I share a lot of the ideas of those folks and I would call myself a progressive and I want to see the party embrace a lot of progressive ideas. I support things like the Green New Deal, I support reforms in policing, I support lots of things that I think are important to that wing of the party. I also want to build our coalition so that we can govern the country. And I think you have to do both things, because we’re really good at talking to people who already agree with us, and we’re really good at fighting with ourselves, but at some point, you gotta build a coalition, you gotta get on the other side of the chess board, and you gotta win power and bring real change for people. That’s what I want to do.

Let's talk a little bit. Sean Patrick Maloney about SALT deductions, state and local taxes. We were able as New Yorkers, and I'm a Massachusetts person, but I was too, and I pay taxes in New York, to deduct state and local taxes from our income tax. Now we can't. The President of the United States took away the money from the blue states. Any chance we'll get it back?

Well, people should know in the Heroes Act, which is sitting on Mitch McConnell’s desk, which has passed the House of Representatives. Not only do we provide a trillion dollars in support to states and local government, including $66 billion to New York over the next two years, $32 billion of which would go directly to counties and municipal governments. In addition to that in the Heroes Act, there is a full restoration of your state and local tax deductions. So we would give them all back to people in New York. That'd be a huge shot in the arm to folks in in our part of the world and by the way to people's home values into the real estate industry. So we've already passed it out of the house, and I'm proud that we've done that. The Senate needs to move the whole bill, and that's part of it.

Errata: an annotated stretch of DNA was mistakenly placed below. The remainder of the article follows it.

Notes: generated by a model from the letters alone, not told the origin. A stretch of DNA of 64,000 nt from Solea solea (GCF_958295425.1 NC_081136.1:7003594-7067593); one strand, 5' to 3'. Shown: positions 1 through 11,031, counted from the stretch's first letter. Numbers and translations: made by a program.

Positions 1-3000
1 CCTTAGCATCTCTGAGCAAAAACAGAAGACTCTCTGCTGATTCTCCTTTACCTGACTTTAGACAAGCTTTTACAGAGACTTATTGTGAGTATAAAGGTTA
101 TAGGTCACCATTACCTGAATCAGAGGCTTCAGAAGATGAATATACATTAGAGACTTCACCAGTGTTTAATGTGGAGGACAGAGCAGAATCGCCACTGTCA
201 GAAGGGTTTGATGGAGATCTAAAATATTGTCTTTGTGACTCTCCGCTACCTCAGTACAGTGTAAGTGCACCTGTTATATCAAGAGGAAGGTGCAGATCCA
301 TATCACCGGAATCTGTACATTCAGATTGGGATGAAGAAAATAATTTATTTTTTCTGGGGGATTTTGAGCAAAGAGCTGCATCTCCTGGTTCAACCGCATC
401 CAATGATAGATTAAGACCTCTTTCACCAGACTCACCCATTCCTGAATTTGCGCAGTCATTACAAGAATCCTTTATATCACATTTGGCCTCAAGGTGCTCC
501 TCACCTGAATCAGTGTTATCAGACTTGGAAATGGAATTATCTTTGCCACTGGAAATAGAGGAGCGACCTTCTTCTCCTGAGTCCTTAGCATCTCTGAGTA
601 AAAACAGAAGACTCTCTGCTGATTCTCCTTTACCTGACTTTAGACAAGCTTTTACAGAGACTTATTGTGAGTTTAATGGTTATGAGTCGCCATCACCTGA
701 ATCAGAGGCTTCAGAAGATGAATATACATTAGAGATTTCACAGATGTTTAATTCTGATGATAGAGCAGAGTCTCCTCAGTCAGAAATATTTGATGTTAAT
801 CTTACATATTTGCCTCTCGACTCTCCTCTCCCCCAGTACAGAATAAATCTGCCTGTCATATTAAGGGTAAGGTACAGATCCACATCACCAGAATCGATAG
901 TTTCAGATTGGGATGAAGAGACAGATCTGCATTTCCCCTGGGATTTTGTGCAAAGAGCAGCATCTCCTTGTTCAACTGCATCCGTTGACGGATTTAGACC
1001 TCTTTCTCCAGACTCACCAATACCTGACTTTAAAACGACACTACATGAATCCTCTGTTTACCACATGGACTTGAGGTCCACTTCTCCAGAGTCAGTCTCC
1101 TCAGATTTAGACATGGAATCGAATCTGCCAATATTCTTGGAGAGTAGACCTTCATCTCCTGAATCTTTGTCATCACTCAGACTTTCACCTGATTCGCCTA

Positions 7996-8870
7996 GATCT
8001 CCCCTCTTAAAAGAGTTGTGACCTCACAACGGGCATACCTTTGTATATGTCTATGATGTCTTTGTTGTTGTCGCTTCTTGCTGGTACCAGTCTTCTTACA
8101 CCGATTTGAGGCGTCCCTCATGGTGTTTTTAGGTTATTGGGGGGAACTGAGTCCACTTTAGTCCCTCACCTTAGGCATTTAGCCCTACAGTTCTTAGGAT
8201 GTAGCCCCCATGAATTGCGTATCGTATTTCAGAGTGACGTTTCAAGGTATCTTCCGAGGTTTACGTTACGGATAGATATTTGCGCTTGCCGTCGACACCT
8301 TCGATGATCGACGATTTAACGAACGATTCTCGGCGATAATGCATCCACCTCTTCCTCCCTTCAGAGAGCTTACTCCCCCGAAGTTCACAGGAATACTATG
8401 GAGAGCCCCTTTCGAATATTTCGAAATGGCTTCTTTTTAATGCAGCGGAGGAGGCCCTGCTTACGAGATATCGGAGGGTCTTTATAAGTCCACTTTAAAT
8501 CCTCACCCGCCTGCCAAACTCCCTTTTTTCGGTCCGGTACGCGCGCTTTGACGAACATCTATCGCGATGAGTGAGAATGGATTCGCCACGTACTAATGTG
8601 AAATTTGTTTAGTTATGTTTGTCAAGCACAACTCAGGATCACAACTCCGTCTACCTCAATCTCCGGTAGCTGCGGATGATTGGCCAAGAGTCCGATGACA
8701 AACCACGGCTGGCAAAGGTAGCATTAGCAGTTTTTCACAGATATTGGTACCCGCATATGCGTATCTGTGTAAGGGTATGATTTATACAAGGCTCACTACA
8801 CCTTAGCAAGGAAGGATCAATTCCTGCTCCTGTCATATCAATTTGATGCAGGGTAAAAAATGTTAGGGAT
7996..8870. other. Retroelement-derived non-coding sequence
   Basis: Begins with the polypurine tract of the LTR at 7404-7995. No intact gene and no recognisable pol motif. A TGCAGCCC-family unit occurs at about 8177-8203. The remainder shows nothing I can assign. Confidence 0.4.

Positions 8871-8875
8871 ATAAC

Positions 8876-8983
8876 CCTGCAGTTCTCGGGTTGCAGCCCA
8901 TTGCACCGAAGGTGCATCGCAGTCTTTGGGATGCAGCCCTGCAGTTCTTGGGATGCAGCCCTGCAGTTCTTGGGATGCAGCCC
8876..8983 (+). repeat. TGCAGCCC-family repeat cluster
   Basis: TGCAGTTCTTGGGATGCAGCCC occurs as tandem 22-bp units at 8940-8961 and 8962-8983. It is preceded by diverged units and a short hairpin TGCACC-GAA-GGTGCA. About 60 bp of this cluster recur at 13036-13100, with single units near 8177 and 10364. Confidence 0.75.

Well, at one point, President Ford said, you know, New York drop dead at least according to the Daily News. Mitch McConnell said similar things adding up to the same result. What makes you think he might move?

Well, I'm encouraged that there's a bipartisan group of people pushing him to move. I mean, if you talk to Marcus Molinaro, the Republican county executive in Dutchess County or Steve Neuhaus, Republican county executive in Orange County, if you talk to Peter King, no liberal, a conservative Republican member of congress from Long Island, we all agree and support the Heroes Act. And there are a lot of Republican governors out there. Larry Hogan in Maryland, Charlie Baker in Massachusetts, Mike DeWine in Ohio, who all need assistance now. New York is in the bullseye because we were the center of the pandemic so we needed more than anybody. And bear in mind, we send $29 billion more to Washington every year than we get back. So we're just asking for our own money. But I don't have a lot of hope that Mitch McConnell's ever going to see the light. I think it's time for some new leadership in the United States Senate. And everybody should get involved in that fight because this matters for New York.

There is some speculation, I read something from Mitch McConnell himself, he writes me almost every day. I'm sure he writes another 8 million people along with me, but he said the Republicans are in real danger in the Senate. You think the Senate might go Democratic?